Our long time neighbor, Kenny, dropped off one of the best presents the other day...morel mushrooms (shown below.)
While out walking around his 4 acre yard he found some morel mushrooms under an old white pine tree. He picked some and cooked them right away but then also gave us enough for our family. What a great neighbor, right?
Kenny just happen to stumble upon these delicious little delicacies, but there are many people who actually go out and "hunt" for them. If you know someone who goes out, ask them for some advice, but remember, just like secret fishing spots, they probably won't tell you the best spots. You will have to do some hunting of your own.
What and Where to look for Morels
Morels grow in nearly every part of our country. The mid-west and especially Great Lakes region is one of the best areas for producing morels.
Take a trek out into the woods or nearby park and start looking. Look for an area with dead or dying elm trees, old apple orchards, ash, poplar and pine trees.
Southern hillsides with some exposed areas have been known for good harvests.
What to look for
Be sure to know what you are looking for. Get familiar with pictures of morels (there are false morels.) Morels are pretty easy to identify with their strange look. Morels are a fairly safe bet when it comes to mushrooms. Obviously there are mushrooms that are toxic, but morels are some of the safest.
The best times are early to mid April through mid June, but it depends where you live. There are many factors but generally when daytime temperatures are 60-70 degrees and night time temps not below mid 40's. Also when there is good ground moisture.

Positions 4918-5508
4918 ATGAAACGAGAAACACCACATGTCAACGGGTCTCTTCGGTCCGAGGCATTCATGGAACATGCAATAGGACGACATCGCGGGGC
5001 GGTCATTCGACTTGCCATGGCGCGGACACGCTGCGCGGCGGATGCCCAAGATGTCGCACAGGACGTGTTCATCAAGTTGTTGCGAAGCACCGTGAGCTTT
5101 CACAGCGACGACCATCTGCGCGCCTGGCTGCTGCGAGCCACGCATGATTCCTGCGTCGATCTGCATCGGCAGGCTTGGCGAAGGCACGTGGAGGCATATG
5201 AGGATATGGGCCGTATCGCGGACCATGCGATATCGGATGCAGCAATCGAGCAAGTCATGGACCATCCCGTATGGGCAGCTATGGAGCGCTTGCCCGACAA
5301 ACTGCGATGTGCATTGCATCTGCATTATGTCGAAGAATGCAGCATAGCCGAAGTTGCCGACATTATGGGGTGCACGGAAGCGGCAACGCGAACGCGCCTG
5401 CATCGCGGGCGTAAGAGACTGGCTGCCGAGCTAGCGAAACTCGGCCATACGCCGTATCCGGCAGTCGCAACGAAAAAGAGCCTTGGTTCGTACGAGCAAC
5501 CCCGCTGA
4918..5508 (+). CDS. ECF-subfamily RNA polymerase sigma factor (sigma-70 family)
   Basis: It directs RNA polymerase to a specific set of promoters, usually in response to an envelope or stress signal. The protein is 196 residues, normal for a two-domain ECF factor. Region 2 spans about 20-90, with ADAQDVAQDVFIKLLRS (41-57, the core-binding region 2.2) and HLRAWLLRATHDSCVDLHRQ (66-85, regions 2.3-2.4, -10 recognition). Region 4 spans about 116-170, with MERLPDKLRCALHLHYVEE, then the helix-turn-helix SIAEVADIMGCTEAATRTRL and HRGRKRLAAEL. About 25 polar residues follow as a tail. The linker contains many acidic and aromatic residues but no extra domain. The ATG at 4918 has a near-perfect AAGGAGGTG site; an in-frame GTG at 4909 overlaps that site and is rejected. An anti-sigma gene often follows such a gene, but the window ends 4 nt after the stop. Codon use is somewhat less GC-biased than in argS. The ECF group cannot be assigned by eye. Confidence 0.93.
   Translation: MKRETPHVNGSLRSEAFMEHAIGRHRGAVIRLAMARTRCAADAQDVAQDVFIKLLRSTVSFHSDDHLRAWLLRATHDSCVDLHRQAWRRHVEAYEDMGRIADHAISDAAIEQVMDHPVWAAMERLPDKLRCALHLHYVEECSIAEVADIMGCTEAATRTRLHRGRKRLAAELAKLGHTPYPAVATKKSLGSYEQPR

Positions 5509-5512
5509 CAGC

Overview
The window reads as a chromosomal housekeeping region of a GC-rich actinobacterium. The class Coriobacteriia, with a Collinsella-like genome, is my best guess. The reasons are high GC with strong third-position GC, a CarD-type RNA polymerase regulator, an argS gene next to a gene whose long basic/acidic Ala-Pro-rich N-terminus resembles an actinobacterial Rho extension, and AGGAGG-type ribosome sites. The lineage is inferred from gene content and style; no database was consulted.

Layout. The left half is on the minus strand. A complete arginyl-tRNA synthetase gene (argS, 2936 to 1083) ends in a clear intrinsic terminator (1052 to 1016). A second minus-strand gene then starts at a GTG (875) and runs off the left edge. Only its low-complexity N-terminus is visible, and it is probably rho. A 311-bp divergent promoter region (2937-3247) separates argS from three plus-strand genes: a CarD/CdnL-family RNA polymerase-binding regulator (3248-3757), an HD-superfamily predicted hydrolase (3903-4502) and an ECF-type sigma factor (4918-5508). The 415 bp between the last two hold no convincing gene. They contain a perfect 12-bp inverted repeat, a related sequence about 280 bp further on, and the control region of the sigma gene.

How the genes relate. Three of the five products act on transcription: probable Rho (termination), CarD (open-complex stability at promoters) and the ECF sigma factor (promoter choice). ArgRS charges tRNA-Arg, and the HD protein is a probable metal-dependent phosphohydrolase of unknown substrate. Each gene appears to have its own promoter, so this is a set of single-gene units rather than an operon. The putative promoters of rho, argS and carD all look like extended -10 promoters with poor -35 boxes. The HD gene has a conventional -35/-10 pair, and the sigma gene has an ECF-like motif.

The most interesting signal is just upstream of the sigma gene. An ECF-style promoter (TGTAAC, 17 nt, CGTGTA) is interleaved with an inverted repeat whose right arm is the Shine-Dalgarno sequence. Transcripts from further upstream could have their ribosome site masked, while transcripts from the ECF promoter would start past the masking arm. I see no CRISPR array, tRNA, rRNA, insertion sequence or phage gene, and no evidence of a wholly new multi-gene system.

Sliced up and cooking on our stove, we used butter and onions
The recipe below is from thegreatmorel.com
King of the Plate (Morels with Flour)
Morels (bunches of ’em)
Butter/Margarine (3-4 tbsp’s)
Frying Pan (non-stick is good…iron skillet is better)
Flour (1/2 cup or so)
Salt/Pepper to taste.
Melt butter/margarine in frying pan (don’t overheat it!!!!!)
Coat Morels in flour (either in gallon ziplock bag that has flour in it or using a plate covered in flour)–coat the cleaned morels well with flour. Sautee mushrooms (gently) in butter/margarine. Salt and pepper to taste. Eat.
I have introduced a dozen people to the mighty morel with this tried and true recipe — which lets the mushroom be king of the plate. All of them have become converts and a few reported a nearly religious experience! Serve the mushrooms with homemade bread (warm) with butter and you have a meal better than any that has ever been served to royalty.
There is no better use of a morel then when it is covered in flour and sauteed in butter and eaten. I wouldn’t have them any other way!!!!
Courtesy of Jim from Imperial